27. ponta said

    To some extent I agree.
    Playing the blaming game does not make sense after the peace treaty and several apologies.
    But I think we can evaluate historical events without politicizing it.

    Who is to judge “proportional”? I think anybody who examined the event can judge it. For instance, McNamara judged it was unproportional.

    People who attacked civilians have a lot to say to rationalize it but it does not mean their claim is consistent with the facts. Interestingly in case of LeMay, he admitted he had been tried as a war criminal if had lost the war.

    The comparison between the way Japan attacked China and the way the allies attacked Japan is a legitimate question. The point is one wrong does not make the other right. It would be an interesting question why the allies who blamed Japan for attacking Chinese civilians by air bombs decided to carry out more devastating attack on Japanese civilians.
    In the end, And it will turn out that the both sides had dark parts of the story.
    I think “War without mercy” by Dower is a relatively fair account of both sides.

  28. Overthinker said

    Two quick points:
    1, While technically anyone may of course judge as they like, that does not mean all judgements are equal. They will range from off-the-cuff opinion to considered reasoning based on (say) the philosophy of war as espoused by various sages throughout the ages. In other words, we need to judge the judgements of others.

    2, With regard to China, do we limit the comparison merely to the methods (aerial bombing) or is it better to compare civilian death with civilian death, by any means? Since it is not the fact of the bombing per se but the many deaths of civilians that is the contentious issue, I would argue that civilian deaths vs civilian deaths is the measure to use. That is one way to judge ‘proportionate’ perhaps.

    The Japanese air attacks on China were indeed condemned. At first. Until the general whose name begins with C and I can’t quite remember offhand but he was the Western military advisor to China did his level best to persuade the American high command that aerial bombing of Japan would be very destructive. The 1923 Kanto Quake also showed how flammable Japanese cities were. It would be interesting to find some diaries or something that showed how senior US personnel slowly rationalised the idea. The only thing I can think of is the Stimpson diaries, but I have only seen the last years of the war for that.

  29. ponta said

    As for !) I agree. And some interpretations are better than others just like any evaluation of an interpretation.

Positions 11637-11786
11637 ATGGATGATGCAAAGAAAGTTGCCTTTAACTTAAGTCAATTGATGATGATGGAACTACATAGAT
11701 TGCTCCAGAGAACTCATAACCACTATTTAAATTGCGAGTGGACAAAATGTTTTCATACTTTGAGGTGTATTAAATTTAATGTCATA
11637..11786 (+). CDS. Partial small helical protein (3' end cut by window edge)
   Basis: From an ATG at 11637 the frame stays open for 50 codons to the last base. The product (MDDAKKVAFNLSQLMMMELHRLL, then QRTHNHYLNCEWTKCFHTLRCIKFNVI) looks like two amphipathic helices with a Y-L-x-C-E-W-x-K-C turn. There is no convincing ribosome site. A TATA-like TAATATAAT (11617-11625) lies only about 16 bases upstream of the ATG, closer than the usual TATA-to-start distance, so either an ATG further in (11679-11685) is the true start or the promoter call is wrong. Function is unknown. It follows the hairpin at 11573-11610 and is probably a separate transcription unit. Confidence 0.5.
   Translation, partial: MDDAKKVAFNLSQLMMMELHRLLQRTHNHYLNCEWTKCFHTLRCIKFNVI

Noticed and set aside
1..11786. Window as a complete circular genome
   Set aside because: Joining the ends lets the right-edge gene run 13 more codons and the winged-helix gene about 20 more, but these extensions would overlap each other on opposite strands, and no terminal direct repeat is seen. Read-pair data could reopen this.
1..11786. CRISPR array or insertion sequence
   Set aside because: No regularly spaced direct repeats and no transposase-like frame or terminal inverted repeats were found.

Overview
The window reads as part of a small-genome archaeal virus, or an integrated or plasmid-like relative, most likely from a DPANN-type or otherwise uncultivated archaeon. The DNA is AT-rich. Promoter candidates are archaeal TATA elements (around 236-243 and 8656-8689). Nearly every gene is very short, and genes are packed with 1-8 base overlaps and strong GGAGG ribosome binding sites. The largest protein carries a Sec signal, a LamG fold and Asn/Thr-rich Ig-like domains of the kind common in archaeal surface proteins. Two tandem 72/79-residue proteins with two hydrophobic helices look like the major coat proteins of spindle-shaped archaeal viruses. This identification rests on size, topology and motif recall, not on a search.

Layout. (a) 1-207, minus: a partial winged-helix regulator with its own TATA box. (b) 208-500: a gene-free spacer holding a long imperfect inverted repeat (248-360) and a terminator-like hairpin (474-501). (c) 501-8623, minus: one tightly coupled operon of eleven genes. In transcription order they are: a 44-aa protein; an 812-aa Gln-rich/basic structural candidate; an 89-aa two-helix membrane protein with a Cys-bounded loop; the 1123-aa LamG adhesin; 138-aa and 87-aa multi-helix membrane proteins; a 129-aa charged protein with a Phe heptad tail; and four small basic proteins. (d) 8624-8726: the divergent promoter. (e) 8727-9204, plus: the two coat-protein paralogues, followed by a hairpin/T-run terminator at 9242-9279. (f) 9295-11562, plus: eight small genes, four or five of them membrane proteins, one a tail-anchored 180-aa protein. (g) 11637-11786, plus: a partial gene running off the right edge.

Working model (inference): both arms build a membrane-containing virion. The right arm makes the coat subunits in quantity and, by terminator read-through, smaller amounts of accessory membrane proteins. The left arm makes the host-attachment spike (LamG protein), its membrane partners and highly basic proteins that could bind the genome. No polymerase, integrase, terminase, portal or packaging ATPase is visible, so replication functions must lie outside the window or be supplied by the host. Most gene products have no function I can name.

As for 2) it depends on what you want to compare. Why the hell was it that Japanese troop killed civilians with a bayonet without checking sufficiently if they are really soldiers disguised as civilians? why was it that the US headquarter chose the entire city rather than military targets, knowing the result that women and children would be killed?—-these are interesting questions and the comparison would be also interesting.

    As for air bombing, I think we should note it is also called carpet bombing. Bombs were dropped like a carpet. I heard the story about Tokyo air raid from several survivors. As far as they remember, incendiaries are dropped at random.

    As for the discourse on the events during WWⅡ, I would like to point out one thing:I have the feeling that there is unspoken assumption;When Japanese give an explanation, people tend to think that is the denial of the guilt. When the allies’s side give explanations why the killing of civilians took place, people tend to think that is justification.
    Since the allies were the victor, so far there was little discussion on the wrongs the allies committed. When somebody points out the wrongs on the allies’s side, he/she
    will be accused of red-herring, even in the case where he/she admitted Japanese troops atrocity was horrible.
    I don’t claim since there is only victors justice, and it is unfair, Japanese troops were innocent; that is as illogical as false—Japanese troops committed atrocity and it is clear from the war tribunal in Japan, in China, etc. But I think it is time to shed light on the wrongs on the allies side, in particular when they want to keep accusing Japan for the apologies for acts during WWⅡ and , saying they were insincere.(Again as I said on another blog, I have an US representative Honda in mind.)

  30. Overthinker said

    “And some interpretations are better than others just like any evaluation of an interpretation.”